The Behaviour Policy at Kingswood Parks is explicit regarding the rules and expectations expected of all children. Children are clear that rules are essential to maintain safety and order; for self, others and the environment. In school, children are taught that sanctions and consequences will be enforced if the rules are not adhered to and by implication this extends to life in modern Britain as a whole. The children also learn through cross-curricular activities about laws, which govern our country. The children learn about “fair play” through taking part in sports events and PE lessons, they learn how to play within the rules of a particular sport, in addition to this they learn how to accept both winning and losing a match.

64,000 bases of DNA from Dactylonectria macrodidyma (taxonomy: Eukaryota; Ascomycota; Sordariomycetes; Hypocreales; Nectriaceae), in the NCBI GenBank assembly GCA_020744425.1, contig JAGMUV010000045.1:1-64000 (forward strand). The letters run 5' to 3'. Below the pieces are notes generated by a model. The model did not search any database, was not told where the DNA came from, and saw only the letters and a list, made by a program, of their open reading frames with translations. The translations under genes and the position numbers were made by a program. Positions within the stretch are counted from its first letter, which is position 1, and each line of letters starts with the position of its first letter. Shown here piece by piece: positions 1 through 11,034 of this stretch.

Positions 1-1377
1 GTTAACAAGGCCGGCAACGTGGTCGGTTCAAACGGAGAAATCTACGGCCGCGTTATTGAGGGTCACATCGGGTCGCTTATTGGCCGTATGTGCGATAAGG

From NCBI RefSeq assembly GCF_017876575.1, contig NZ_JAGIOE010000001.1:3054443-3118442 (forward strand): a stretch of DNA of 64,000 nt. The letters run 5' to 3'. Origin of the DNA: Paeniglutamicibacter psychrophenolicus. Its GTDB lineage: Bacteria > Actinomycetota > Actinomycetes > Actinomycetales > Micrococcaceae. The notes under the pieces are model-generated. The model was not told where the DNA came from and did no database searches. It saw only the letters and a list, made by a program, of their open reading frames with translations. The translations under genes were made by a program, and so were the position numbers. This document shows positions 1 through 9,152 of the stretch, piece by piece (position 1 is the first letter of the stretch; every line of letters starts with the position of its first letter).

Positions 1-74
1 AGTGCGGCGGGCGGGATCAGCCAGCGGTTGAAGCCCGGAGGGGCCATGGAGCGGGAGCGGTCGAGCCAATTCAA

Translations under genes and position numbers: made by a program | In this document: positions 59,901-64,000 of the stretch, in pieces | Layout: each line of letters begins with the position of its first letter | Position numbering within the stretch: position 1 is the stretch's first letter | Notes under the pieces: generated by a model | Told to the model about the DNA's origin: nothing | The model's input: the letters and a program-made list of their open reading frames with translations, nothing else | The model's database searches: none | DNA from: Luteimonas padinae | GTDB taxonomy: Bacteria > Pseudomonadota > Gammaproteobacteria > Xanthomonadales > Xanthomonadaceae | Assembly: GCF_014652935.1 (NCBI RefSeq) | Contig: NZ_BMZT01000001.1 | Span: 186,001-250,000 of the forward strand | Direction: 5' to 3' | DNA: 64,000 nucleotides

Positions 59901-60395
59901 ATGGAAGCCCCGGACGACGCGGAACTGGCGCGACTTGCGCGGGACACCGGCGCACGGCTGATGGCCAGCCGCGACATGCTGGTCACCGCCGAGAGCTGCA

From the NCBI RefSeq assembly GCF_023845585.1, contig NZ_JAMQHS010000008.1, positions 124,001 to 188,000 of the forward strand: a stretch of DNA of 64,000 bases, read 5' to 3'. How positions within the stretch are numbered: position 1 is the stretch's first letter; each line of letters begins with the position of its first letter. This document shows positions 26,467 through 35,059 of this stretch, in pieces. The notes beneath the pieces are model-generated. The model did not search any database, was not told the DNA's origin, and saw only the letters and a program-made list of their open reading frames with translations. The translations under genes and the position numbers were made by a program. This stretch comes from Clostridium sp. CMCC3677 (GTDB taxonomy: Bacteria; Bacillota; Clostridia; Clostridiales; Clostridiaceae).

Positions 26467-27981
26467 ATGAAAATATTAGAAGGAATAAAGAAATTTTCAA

From a very young age, our children are actively encouraged to consider their opportunities and to recognise how to make choices which are right for them and those around them. The school seeks to create a positive learning environment in which children develop the confidence to voice their opinion and know it will be respectfully considered and valued. We accept that all children make mistakes and our role as educators is to guide the children in learning from their mistakes, in effect learning from the consequence their actions had led too. Children learn about their rights as young people and how these can be lived out in their lives, with an emphasis on keeping themselves safe, for example through E-safety lessons and PHSE activities.